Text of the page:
A barrister who represented footballer Ryan Giggs in a “notorious” legal battle with a tabloid newspaper will today outline proposals for a system of media regulation to the Leveson inquiry into journalistic ethics.
Hugh Tomlinson QC will explain plans – drawn up by a group including academics, lawyers and journalists – to the Leveson Inquiry in London.
The Media Regulation Roundtable group proposes a regulatory system which would protect the media’s right to “publish information on public interest matters” and “protect the privacy and reputational rights of individuals”.
Details of the proposals – which include the formation of a Media Standards Authority (MSA), established by statute – are outlined in a statement on the Leveson Inquiry website.
The statement says Tomlinson is a member of the Roundtable and has drafted proposals on regulation after discussions.
Roundtable members propose the creation of a Code of Media Ethics and Responsibility and say the MSA would be able to issue advisory “desist notices” if journalists or “paparazzi” were harassing an individual.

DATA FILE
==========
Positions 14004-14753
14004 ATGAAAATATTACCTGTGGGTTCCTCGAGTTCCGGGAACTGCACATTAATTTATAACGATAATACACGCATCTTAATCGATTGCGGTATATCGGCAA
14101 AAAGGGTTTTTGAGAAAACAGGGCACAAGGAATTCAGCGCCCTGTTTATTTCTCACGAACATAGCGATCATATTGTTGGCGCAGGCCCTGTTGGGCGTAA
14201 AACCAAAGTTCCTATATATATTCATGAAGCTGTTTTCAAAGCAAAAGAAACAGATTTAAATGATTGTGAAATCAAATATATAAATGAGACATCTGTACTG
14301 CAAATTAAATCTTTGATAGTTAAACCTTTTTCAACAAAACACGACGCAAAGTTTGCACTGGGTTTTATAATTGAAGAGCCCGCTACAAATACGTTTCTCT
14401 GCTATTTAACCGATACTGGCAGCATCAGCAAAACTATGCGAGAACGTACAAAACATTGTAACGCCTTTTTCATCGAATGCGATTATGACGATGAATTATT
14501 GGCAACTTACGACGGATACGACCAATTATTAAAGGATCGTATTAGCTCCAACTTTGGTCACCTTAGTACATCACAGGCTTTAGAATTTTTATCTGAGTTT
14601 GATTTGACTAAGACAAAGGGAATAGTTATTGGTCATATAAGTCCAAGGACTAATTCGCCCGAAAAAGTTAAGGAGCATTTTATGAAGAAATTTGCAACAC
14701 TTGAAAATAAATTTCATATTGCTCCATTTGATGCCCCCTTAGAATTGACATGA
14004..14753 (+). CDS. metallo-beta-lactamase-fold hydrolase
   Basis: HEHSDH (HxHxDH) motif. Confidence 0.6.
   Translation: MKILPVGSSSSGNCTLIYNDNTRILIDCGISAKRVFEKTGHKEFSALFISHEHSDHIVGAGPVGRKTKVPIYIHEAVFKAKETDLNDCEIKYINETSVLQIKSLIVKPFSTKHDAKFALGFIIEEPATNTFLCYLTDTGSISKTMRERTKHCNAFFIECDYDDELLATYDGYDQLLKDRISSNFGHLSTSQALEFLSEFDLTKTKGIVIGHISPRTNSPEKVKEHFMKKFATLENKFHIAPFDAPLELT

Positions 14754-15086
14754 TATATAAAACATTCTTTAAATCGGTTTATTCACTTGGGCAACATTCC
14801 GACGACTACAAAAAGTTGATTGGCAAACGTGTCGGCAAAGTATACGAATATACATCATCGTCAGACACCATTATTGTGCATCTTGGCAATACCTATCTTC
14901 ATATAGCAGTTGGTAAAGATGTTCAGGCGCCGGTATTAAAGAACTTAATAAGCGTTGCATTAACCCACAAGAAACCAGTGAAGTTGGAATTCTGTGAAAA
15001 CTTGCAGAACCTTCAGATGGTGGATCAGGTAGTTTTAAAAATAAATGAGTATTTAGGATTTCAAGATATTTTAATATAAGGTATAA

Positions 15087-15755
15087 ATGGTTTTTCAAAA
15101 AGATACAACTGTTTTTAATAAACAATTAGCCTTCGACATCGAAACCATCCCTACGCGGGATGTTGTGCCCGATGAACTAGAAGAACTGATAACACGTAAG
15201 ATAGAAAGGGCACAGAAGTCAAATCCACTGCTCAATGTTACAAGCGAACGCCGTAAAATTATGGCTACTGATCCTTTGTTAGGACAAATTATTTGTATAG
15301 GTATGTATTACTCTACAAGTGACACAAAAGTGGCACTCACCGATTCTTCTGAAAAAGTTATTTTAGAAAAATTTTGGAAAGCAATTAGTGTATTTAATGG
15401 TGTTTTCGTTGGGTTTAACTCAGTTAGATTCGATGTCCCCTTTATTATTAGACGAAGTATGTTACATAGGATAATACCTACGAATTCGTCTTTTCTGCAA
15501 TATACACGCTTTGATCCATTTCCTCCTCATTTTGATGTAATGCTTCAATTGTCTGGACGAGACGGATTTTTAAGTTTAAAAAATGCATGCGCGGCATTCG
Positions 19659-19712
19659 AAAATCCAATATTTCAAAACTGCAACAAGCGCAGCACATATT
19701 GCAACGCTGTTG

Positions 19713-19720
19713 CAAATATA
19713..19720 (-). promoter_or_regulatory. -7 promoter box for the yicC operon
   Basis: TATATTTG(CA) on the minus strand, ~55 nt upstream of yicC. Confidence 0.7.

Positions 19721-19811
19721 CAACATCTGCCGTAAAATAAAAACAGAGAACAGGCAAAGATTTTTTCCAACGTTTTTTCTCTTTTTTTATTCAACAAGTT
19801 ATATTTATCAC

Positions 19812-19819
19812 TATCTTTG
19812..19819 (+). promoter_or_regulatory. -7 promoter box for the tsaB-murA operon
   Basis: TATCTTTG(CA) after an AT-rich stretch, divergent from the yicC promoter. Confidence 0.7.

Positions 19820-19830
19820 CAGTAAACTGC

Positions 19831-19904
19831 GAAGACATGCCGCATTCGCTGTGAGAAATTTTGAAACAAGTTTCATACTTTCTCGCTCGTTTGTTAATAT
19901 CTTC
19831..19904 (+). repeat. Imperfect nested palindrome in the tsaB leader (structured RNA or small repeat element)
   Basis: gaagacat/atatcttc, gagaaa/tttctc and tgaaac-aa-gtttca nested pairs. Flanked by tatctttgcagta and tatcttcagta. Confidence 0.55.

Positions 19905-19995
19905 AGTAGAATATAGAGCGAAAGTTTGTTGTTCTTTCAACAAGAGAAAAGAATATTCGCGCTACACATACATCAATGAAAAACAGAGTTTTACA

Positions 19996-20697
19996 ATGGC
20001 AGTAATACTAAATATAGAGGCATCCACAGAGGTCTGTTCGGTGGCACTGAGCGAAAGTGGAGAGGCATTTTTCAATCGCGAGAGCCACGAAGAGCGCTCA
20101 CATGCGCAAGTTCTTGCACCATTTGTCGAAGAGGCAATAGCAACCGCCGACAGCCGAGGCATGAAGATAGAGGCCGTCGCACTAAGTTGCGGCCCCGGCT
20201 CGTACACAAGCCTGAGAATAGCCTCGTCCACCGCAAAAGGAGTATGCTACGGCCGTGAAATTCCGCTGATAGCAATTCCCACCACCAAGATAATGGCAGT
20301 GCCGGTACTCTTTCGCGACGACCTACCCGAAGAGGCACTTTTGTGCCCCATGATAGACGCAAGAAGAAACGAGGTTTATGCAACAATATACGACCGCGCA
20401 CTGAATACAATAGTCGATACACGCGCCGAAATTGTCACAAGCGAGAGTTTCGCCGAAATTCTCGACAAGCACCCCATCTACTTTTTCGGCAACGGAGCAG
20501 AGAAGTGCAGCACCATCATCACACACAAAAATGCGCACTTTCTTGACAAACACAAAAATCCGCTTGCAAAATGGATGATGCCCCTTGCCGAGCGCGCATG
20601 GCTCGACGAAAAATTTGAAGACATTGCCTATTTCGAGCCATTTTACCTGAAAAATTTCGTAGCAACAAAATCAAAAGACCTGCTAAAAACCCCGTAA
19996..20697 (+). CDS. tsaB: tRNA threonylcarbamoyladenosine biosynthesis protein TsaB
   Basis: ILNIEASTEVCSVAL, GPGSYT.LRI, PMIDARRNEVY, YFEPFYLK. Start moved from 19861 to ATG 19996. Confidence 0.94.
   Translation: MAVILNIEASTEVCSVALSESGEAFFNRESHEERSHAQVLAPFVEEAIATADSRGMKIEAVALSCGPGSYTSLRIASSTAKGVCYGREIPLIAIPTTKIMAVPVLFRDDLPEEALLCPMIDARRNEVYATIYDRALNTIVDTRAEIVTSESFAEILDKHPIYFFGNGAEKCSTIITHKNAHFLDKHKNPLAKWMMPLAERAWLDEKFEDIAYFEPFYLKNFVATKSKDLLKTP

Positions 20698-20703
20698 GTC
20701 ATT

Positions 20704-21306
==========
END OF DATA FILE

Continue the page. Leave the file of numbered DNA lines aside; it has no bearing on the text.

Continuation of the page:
Tomlinson represented Manchester United and Wales star Giggs in a High Court fight with The Sun. A High Court judge blew the final whistle on Giggs’ claim in March.
Giggs argued that The Sun had “misused” private information and said he was entitled to claim damages for distress and breach of a right to privacy.
Mr Justice Tugendhat said Giggs’ claim for damages was unlikely to result in any significant award and concluded there was no purpose in allowing litigation to continue.
Giggs sued after The Sun published an article about a relationship with reality television star Imogen Thomas – headlined Footie Star’s Affair with Big Bro Imogen – on April 14, 2011.
Shortly afterwards a judge ruled that Giggs should not be identified, but referred to as CTB to protect his privacy.
Liberal Democrat MP John Hemming then used parliamentary privilege, when speaking in the Commons, to name Giggs as the player involved in the case.
Giggs was subsequently named in the media and on the internet, even though the court order banning identification remained in place for several months.
Mr Justice Tugendhat said the case became notorious.